Current Treatment Options in Pediatrics

, Volume 4, Issue 1, pp 70–93 | Cite as

Anxiety: a Primer for the Pediatrician

  • Stephanie Lichtor
  • Khalid Afzal
  • Jenna Shapiro
  • Tina Drossos
  • Karam Radwan
  • Seeba Anam
  • Sucheta Connolly
Mental Health (WF Njoroge and TD Benton, Section Editors)
Part of the following topical collections:
  1. Topical Collection on Mental Health


Purpose of review

This paper focuses on the assessment and treatment of pediatric anxiety disorders targeted at pediatricians. It reviews the prevalence, role of the pediatrician in differentiating anxiety disorders from age-appropriate fears or normative responses to stressors, use of assessment tools, evidence-based treatment, and provides psychoeducation resources for children, parents, and clinicians. It reviews considerations for treatment modality and evidence for use of cognitive-behavioral therapy and psychopharmacology.

Recent findings

First-line treatment of mild severity anxiety disorders is guided by well-established evidence and supported by randomized controlled trials that includes psychoeducation and psychotherapy, particularly cognitive-behavioral therapy (CBT). When anxiety is moderate to severe in intensity or impairment, initiation of psychopharmacology is considered in combination with CBT. Selective serotonin reuptake inhibitors (SSRIs) have the most evidence in randomized double-blind placebo-controlled trials and are recommended as first line for anxiety disorders, starting with low doses. It is important to discuss and monitor for potential adverse effects. Complementary and alternative medical (CAM) therapies are often used by youth, though there is limited evidence for benefit in children and adolescents with anxiety disorders, and potential risks need to be considered.


Pediatric anxiety disorders are among the most common psychiatric disorders in children and adolescents and can result in significant impairment and morbidity. Pediatricians have an important role in identifying and facilitating treatment for youth with anxiety disorders, and CBT and psychopharmacology, particularly SSRIs, have the most evidence. However, accessing CBT for many families remains challenging. Pediatricians can provide psychoeducation and resources as a first step and initiate medications if indicated. Further research into integration of mental healthcare in pediatric settings could increase access to CBT and decrease morbidity. In addition, more randomized controlled trials and comparison studies for medications, CAM therapies, and combination treatments for pediatric anxiety disorders are needed.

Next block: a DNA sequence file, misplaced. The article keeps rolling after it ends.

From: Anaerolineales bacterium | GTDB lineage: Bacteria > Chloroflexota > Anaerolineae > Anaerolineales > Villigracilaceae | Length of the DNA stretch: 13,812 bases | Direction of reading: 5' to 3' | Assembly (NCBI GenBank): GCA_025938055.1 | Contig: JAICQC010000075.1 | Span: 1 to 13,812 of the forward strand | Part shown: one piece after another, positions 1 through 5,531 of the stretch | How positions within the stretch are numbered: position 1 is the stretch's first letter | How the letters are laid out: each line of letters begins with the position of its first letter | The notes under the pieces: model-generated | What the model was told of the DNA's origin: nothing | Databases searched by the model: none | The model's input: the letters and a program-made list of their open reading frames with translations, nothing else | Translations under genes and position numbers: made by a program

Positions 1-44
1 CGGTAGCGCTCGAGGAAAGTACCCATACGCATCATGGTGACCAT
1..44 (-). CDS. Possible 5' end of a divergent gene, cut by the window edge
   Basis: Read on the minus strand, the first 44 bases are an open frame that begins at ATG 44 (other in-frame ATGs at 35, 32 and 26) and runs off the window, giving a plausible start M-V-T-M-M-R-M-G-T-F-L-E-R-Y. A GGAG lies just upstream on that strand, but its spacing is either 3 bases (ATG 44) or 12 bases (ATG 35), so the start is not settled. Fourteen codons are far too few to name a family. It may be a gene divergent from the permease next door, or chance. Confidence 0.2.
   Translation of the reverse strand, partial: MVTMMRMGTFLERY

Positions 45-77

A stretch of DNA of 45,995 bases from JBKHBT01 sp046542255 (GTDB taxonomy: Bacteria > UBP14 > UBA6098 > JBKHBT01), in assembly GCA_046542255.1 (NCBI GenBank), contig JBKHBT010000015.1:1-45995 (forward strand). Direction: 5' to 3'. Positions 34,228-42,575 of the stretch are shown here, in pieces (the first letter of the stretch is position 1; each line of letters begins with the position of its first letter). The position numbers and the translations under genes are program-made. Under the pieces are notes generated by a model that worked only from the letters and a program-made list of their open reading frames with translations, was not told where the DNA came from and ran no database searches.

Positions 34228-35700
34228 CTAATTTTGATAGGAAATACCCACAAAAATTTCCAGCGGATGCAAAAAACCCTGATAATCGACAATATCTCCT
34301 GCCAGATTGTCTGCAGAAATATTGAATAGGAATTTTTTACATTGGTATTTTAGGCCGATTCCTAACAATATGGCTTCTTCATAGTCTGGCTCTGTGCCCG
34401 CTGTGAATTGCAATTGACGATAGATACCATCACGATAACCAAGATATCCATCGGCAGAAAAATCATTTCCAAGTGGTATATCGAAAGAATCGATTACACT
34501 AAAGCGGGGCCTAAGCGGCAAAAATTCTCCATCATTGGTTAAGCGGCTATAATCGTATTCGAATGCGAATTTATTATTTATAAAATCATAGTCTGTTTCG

Pediatric anxiety Anxiety disorders Children Adolescents Cognitive-behavioral therapy SSRIs Pediatrician 


Compliance with Ethical Standards

Conflict of Interest

Stephanie Lichtor, Khalid Afzal, Jenna Shapiro, Tina Drossos, Karam Radwan, Seeba Anam, and Sucheta Connolly declare no conflicts of interest.

Human and Animal Rights and Informed Consent

This article does not contain any studies with human or animal subjects performed by any of the authors.

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Copyright information

© Springer International Publishing AG, part of Springer Nature 2018

Authors and Affiliations

  • Stephanie Lichtor
    • 1
  • Khalid Afzal
    • 1
  • Jenna Shapiro
    • 1
  • Tina Drossos
    • 1
  • Karam Radwan
    • 1
  • Seeba Anam
    • 1
  • Sucheta Connolly
    • 1
  1. 1.Department of Psychiatry and Behavioral NeuroscienceUniversity of ChicagoChicagoUSA

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